That’s an implementation detail the user don’t has to see if it don’t improve the user experience.
Like said earlier, i want a concept for a user-friendly package manager that has the features of Nix. I don’t care how we implement that later at this point. How parameters are used should be easy to change. That’s the perspective i want us to have when discussing this.
In the flake world, this command runs the default package from the “hello” flake.
That’s how it’s implemented now, but we can change that. See it as a completely different program.
If you want a command to “run the default package from the “hello” flake”, it would look like this translated from my concept above.
nix run --from hello
There is no default channel like nixpkgs (in fact there are no channels anymore).
I don’t know the term in your current implementation, but you probably understand what behavior i expect from the commands. Like it should be obvious with good UI design.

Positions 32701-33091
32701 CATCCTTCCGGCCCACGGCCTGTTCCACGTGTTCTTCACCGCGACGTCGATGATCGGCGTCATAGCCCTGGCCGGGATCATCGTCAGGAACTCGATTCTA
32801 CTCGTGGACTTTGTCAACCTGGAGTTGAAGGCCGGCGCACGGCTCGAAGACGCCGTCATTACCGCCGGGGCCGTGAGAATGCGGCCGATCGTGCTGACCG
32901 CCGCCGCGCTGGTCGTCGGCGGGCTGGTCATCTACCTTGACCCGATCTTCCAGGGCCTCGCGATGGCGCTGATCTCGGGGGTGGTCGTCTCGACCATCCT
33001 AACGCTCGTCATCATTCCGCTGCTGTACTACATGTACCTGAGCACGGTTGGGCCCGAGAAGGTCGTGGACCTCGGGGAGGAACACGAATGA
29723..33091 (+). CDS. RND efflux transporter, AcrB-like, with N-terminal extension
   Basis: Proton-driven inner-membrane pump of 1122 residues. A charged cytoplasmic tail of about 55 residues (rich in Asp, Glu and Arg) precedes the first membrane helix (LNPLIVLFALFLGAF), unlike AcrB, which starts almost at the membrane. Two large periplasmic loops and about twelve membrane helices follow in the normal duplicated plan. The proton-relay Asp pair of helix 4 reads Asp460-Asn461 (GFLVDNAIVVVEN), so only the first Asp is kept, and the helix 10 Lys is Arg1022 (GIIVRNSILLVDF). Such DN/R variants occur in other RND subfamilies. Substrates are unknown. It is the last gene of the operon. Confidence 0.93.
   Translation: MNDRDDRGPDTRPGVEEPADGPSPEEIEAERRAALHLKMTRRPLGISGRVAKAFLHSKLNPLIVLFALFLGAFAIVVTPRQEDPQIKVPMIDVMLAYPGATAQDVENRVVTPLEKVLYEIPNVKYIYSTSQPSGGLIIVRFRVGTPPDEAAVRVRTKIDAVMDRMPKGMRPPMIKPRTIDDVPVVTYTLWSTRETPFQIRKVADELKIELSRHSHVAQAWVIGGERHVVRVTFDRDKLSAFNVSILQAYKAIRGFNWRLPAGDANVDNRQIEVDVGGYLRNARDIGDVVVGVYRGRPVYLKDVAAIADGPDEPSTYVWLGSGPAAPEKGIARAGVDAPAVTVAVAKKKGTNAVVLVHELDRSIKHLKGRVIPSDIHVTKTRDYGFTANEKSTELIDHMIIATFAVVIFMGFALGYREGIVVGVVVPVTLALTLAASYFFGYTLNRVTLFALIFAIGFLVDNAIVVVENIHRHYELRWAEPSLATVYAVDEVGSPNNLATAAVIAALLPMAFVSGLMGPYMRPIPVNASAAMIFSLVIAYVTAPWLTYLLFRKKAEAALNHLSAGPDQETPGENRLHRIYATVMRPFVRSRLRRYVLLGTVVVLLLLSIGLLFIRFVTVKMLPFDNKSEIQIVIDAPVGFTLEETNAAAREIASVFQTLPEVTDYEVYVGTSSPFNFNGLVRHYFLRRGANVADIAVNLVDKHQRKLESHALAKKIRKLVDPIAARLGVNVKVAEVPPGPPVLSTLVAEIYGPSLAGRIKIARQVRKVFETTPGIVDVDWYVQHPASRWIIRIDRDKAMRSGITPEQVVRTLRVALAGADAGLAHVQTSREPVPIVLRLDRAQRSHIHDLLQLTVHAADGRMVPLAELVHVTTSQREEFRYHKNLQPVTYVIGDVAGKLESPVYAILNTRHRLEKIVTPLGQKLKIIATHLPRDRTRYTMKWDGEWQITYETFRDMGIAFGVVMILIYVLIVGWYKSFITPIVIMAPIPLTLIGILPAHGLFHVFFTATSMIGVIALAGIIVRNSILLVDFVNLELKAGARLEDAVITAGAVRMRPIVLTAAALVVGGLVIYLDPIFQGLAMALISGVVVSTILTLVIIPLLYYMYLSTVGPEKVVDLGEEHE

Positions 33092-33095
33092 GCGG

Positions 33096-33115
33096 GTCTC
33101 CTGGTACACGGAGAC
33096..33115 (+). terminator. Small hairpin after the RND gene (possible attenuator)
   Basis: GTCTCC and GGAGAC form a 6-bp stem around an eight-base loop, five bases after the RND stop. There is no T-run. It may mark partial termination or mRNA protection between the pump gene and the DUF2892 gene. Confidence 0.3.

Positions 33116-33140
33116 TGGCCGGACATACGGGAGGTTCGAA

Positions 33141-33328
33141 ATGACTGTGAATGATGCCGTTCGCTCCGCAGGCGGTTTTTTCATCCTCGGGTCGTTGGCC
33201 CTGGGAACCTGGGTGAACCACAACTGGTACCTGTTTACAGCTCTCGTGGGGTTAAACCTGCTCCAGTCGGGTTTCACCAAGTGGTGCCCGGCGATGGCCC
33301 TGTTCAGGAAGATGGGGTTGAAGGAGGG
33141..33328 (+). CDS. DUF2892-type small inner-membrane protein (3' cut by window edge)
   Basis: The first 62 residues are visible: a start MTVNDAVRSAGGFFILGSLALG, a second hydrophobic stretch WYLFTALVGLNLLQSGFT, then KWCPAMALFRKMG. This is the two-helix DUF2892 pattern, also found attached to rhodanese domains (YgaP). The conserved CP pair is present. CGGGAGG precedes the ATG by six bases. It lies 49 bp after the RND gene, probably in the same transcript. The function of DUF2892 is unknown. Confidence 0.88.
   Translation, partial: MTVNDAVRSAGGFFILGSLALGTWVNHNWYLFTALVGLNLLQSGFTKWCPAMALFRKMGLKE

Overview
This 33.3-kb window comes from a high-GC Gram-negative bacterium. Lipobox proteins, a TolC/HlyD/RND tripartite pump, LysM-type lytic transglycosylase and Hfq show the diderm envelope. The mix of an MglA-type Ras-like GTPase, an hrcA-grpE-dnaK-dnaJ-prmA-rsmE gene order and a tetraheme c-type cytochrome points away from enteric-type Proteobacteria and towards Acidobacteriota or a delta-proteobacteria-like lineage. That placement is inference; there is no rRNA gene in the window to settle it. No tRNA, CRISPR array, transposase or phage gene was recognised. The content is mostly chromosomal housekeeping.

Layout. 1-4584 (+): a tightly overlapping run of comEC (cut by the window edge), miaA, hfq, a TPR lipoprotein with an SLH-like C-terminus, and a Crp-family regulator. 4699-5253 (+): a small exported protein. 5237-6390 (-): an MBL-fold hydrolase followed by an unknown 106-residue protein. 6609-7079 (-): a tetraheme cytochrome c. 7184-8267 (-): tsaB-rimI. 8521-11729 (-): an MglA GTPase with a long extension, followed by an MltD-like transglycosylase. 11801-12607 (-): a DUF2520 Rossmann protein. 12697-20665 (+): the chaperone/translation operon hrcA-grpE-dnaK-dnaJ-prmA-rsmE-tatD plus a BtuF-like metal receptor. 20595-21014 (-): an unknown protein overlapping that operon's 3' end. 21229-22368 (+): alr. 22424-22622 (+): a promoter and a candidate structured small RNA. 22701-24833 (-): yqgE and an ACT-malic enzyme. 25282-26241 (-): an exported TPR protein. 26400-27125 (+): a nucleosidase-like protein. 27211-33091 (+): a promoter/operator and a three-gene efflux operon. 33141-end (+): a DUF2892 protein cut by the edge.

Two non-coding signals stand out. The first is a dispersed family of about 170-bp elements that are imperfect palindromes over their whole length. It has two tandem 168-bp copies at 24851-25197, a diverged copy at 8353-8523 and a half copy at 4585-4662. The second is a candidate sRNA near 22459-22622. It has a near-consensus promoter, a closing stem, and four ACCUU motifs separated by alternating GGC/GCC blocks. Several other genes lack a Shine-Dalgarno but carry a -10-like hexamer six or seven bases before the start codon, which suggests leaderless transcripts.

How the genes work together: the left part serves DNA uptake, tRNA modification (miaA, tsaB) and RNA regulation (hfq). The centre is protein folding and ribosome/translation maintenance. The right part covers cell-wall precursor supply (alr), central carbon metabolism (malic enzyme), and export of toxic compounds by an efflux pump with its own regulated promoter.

I could just write a wrapper:
flake = 'nixpkgs'
You probably can do that in C++ too That’s not the hard part here.
The feedback i would like to get from the community is:
- Do you consider the UI concept intuitive and easy to use?
- do you see a way to improve it?
- Are there use-cases that i have missed (scope here is specifying packages, versions, “channels” (NixOS releases with updates), flakes)
The next step would be to implement a script to generate nixpkgs-all-versions-index data and put it into an ElasticSearch. And create a wrapper for Nix that has this UI. Then wen can try out how it feels. I could just go to people and ask “I have a package manager here, can i show you how it can install packages”. And see their reaction when we actually have 50 versions of ansible for example. And let them play around with it. See what questions people habe “how can i do X?” and where they get stuck. They should say “This is amazing, i want that!”
If this test is sucessfull and the community likes it, would you accept a PR to Nix that implements it, @edolstra?